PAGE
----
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Loren Morgan. HTN CAD Bad Valves (Aortic Stenosis, Mitral Stenosis) Cardiomyopathy L  R Shunts.

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Presentation on theme: "Loren Morgan. HTN CAD Bad Valves (Aortic Stenosis, Mitral Stenosis) Cardiomyopathy L  R Shunts."— Presentation transcript:

1 Loren Morgan

2 HTN CAD Bad Valves (Aortic Stenosis, Mitral Stenosis) Cardiomyopathy L  R Shunts

3 Acute vs. Chronic Right Sided vs. Left Sided Low Output vs. High Output Systolic vs. Diastolic

4 Dyspnea Orthopnea Paroxysmal nocturnal dyspnea Fatigue / Decreased exercise tolerance Unexplained cough Acute confusion, delirium Abdominal symptoms (nausea, abdominal pain or distention) Decreased food intake Decline in functional status

5 Enlarged Heart Shadow (chronic CHF) Cephalization Kerley B Lines Peri-bronchial Cuffing Pulmonary Effusion Pulmonary Interstitial Edema Pulmonary Alveolar Edema

6 Cardiac width is larger than half trans-thoracic diameter. Cardiothoraccic rartio >0.5.

7 Cephalization occurs due to increased flow to the apices of the lung as a result of increased pulmonary venous pressure. They stand out because there is more blood in them, the pressure is higher, and there may also be some edema surrounding them. For it to be correctly described the patient must be upright when the film is obtained.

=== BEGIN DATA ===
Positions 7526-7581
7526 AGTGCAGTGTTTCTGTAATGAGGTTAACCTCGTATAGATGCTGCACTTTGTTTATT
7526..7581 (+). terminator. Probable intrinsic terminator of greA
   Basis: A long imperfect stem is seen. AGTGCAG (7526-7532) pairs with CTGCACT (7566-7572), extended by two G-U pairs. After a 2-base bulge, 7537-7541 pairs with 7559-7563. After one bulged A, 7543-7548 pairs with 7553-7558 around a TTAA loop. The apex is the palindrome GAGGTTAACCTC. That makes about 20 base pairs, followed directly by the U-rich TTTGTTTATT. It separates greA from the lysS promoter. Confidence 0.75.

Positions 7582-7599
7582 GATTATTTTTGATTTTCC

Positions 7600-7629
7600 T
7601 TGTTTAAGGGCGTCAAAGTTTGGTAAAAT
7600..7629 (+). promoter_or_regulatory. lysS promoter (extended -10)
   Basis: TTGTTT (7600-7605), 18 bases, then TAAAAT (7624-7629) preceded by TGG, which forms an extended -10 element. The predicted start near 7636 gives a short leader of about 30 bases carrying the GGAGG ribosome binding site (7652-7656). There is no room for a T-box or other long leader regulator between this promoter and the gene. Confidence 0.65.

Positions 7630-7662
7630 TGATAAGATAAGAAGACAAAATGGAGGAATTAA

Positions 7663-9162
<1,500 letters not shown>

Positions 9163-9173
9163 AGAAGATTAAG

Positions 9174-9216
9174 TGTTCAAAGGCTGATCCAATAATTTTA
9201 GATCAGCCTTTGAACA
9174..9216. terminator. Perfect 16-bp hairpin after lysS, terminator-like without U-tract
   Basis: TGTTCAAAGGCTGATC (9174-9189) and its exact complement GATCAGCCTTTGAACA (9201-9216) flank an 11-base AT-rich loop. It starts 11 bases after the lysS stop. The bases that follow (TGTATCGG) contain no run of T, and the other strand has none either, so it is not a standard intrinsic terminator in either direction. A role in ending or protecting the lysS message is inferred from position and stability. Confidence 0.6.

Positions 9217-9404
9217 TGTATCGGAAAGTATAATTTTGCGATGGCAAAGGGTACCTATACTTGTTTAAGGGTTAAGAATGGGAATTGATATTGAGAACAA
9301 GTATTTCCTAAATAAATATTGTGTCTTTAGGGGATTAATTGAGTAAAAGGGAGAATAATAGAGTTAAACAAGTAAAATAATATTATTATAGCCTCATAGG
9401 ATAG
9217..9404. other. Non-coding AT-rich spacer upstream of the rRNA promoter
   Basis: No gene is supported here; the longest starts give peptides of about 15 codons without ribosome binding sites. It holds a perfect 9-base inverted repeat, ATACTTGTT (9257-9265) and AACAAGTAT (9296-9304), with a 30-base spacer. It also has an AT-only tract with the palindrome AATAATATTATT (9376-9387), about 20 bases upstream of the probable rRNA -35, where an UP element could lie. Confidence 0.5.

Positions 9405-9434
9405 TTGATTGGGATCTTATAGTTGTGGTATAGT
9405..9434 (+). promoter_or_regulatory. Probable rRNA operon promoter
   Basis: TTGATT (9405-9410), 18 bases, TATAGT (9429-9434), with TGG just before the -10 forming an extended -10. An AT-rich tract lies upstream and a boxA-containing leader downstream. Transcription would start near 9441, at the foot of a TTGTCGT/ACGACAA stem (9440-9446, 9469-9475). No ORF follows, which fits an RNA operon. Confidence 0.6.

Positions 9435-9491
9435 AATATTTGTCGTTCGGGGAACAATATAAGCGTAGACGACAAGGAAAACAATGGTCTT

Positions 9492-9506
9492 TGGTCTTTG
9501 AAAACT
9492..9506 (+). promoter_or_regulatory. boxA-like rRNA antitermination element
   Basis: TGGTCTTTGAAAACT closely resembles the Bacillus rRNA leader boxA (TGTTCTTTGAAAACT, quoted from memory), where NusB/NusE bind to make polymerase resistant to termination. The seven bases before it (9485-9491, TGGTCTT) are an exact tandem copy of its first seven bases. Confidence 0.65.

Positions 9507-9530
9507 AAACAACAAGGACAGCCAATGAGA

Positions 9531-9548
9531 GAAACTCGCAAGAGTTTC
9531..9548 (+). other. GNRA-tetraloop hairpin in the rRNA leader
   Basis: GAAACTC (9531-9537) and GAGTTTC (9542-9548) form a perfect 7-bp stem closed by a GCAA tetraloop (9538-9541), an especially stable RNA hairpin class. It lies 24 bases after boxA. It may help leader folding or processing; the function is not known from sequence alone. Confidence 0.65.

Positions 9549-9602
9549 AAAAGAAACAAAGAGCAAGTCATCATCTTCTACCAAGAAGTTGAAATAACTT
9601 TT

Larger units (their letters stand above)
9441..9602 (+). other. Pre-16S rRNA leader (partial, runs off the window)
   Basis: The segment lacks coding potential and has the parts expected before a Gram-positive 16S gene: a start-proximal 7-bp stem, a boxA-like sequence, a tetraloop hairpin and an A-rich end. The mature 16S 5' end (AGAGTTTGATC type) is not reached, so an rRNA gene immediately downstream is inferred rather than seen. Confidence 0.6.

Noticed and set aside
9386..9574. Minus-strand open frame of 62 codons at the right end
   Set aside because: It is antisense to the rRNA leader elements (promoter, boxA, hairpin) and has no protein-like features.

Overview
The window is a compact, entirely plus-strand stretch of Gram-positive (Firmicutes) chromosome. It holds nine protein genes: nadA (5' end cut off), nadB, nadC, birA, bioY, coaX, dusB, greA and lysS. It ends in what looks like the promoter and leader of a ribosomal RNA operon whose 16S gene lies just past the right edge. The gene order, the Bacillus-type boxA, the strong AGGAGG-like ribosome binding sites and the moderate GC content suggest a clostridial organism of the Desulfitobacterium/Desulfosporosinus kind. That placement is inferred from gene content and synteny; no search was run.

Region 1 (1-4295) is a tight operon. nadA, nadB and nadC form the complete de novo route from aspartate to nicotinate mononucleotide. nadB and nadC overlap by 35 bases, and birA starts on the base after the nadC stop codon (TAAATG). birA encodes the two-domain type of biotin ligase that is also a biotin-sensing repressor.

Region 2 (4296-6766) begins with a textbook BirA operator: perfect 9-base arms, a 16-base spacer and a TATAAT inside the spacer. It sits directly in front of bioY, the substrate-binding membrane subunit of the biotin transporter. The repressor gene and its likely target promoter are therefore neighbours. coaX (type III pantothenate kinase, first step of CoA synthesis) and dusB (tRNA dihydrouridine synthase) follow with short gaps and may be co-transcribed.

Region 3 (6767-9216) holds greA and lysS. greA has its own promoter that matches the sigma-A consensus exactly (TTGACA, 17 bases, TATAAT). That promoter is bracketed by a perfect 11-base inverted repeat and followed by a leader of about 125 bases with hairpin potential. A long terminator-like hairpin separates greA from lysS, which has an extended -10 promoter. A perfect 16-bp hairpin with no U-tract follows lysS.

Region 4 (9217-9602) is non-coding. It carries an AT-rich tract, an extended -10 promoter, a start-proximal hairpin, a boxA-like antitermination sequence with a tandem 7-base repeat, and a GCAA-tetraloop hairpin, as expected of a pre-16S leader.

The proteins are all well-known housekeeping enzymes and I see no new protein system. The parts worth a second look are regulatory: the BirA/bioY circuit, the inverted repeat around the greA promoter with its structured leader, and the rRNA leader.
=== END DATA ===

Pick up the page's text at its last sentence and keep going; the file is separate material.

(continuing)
8 These are short parallel lines at the lung periphery. These lines represent interlobular septa, which are usually less than 1 cm in length and parallel to one another at right angles to the pleural surface. They may be seen in any zone but are most frequently observed at the lung bases at the costophrenic angles on the PA radiograph, and in the substernal region on lateral radiographs

9 Occurs when excess fluid or mucus build up in the small airway passages of the lung causing localized patches of atelectasis. This causes the area around the bronchus to appear more prominent on an xray.

10 Fluid accumulation in the pleural space. Usually a trasudative effusion in CHF.

11 Classical bat wing appearance is visible as bilateral hilar haze. Cardiogenic pulmonary edema occurs when the pulmonary capillary pressure exceeds 25 mm Hg. Above this level, interstitial pulmonary edema occurs which manifests clinicallly as shortness of breath and tachypnoea.

12 As it progresses, alveolar edema occurs which manifests as dyspnoea with frothy blood stained sputum and bilateral basal crepitations. In more advanced stage, the crepitations (rales) extends through out the lung fields

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